Oracle's Heth agrees. "On the business side, this is really about increasing revenue and retaining customer loyalty," he says. "In today's world, to increase revenue means to sell and service your customers to the fullest extent. To properly sell, service and retain customers, and promote loyalty, you need to know a lot about that customer."
A key feature of these customer interaction centers is their ability to track all of the interactions that customer has with the organization. "If I know where, when and why a customer is touching my company, and if I can attach good intelligence to that interaction, then I can turn around and better sell and service them, as well as provide better product," says Heth. "One way of doing that is to try to centralize those interaction points. You want to provide a consistent mechanism with which customers interact with the company."
Pulling Up Anchor
Before the Telecommunications Act of 1996, virtually everything in a traditional call center was owned by an outside company. Monopolies of proprietary systems were deployed over the public-switch telephone network. Call center technology focused on reducing capital and operating costs, not on creating business solutions that could drive revenue and retain customers. Such applications were rare until computer telephony integration (CTI).
CTI initially used middleware to bring together proprietary pieces like PBX, IVR, ACD, voicemail and fax servers. Integration was a bottleneck, however, because proprietary hardware platforms were running proprietary operating systems and proprietary software platforms. A lack of open systems remains a challenge. "Most people have taken the route of CTI, but I don't see that working," comments Adams, "simply because of integration."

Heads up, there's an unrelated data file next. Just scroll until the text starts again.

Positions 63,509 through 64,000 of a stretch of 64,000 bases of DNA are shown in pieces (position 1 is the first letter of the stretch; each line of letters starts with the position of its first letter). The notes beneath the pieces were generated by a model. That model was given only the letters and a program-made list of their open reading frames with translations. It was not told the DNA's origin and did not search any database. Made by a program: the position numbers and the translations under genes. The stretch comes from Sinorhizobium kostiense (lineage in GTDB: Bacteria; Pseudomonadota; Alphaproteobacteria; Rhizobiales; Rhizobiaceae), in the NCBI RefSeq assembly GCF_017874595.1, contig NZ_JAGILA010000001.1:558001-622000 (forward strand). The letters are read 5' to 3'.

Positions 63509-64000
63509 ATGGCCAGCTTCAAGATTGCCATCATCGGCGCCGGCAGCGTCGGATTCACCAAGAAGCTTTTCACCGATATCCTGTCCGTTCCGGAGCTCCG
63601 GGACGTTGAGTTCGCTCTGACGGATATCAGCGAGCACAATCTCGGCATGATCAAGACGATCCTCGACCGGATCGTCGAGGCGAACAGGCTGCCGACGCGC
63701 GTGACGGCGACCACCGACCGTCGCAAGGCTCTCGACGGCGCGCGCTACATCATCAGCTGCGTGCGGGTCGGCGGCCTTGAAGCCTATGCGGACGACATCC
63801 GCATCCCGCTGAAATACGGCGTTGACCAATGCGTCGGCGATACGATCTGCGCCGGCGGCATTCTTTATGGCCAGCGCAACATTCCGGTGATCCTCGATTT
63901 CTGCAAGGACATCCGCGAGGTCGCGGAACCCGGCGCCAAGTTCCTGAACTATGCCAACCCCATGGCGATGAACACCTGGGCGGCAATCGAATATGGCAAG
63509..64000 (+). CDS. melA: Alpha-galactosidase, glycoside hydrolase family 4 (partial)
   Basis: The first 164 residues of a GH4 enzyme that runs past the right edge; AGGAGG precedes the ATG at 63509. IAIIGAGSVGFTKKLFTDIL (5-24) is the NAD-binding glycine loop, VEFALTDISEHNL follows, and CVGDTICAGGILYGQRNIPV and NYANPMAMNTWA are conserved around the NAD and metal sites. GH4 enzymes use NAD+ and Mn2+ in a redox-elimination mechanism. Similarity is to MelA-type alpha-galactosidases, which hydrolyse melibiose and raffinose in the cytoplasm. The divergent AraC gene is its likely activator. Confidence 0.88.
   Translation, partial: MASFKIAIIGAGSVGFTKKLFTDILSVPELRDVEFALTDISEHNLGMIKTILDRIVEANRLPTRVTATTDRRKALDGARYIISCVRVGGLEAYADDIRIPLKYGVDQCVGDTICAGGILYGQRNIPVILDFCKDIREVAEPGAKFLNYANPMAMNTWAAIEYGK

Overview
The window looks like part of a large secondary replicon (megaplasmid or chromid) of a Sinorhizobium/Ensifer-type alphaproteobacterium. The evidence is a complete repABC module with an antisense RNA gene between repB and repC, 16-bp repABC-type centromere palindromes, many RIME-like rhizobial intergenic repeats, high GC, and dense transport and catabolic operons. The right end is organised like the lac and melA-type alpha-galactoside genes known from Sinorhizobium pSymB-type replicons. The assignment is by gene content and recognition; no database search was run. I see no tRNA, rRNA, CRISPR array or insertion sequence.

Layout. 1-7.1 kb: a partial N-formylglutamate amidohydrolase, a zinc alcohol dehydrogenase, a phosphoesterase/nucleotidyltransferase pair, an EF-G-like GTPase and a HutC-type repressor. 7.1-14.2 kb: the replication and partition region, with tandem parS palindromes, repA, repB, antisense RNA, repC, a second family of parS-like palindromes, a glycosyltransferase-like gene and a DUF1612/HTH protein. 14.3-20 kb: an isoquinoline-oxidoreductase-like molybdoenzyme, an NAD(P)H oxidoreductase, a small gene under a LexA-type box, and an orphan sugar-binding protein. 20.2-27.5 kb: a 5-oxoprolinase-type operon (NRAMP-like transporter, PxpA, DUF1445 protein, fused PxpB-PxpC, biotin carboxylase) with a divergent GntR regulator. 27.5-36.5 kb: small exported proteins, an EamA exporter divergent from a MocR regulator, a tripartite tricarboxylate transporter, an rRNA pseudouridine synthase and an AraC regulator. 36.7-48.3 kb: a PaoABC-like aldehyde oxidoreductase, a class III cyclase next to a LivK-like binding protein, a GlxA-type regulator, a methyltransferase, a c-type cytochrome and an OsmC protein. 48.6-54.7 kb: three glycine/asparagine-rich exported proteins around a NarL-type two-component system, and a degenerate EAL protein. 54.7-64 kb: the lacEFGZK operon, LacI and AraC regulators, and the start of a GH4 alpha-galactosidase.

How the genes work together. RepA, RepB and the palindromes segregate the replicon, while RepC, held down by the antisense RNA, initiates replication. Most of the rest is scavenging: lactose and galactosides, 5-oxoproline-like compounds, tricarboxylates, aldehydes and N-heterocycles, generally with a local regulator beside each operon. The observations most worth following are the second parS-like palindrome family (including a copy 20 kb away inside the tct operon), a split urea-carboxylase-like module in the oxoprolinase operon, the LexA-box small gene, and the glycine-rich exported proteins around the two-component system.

Trying to obtain useful information out of these disparate systems is a problem. "The customer data is horribly fragmented across different systems because of all of the different vendors involved," says Heth. Because each system keeps its own interaction data in its own database and under its own schema, "it's virtually impossible to put it all together."
Adams agrees. "The problem is that today, most of those technologies are separate-separate voice systems, separate fax, separate e-mail, separate Web," he says. People in the traditional call center might not know where e-mails go, for instance, in which case matching a customer's previous e-mail contacts with the center would be difficult.
Effective customer contact tracks customers and their needs across different media. "You don't force the customer to go through the identification process and explain his case again and again to different people," says Ellis. "The information transfers seamlessly, even across media. For example, a customer may send an e-mail in the first case, and then later talk to someone on the phone and may complete the transaction at a brick-and-mortar outlet of the business."
Julia Burroughs, director of marketing and strategic alliances at Call Center Systems (CCS) in Dallas, a division of Bell Atlantic, agrees. "We think a better way of approaching things is a more integrated approach in terms of blending your engines among voice, e-mail and the Web and having a software solution that handles more of a blended environment."
In next-generation contact centers, Web applications, software, databases, PBXs and Centrex systems will be integrated. How they will be integrated, however, is not so clear. There are different approaches, some which are open and network-independent and others that leverage the best of legacy technologies. Software applications will certainly play a major role, and this industry is about to witness a flurry of innovation as PCs take on the roles of devices like ACD, IVR, voicemail, fax and Web servers.
"People are still experimenting with technologies as separate alternatives for dealing with the customer, but we are starting to see people bring it all together in a single box or, more likely, a single piece of software," notes Robert Mirani, Research Director for CRM strategies at The Yankee Group. "We are seeing Lucent, Aspect and Interactive Intelligence, for example, as well as the software companies and CTI companies like Genesys and GeoTel, coming out with software approaches.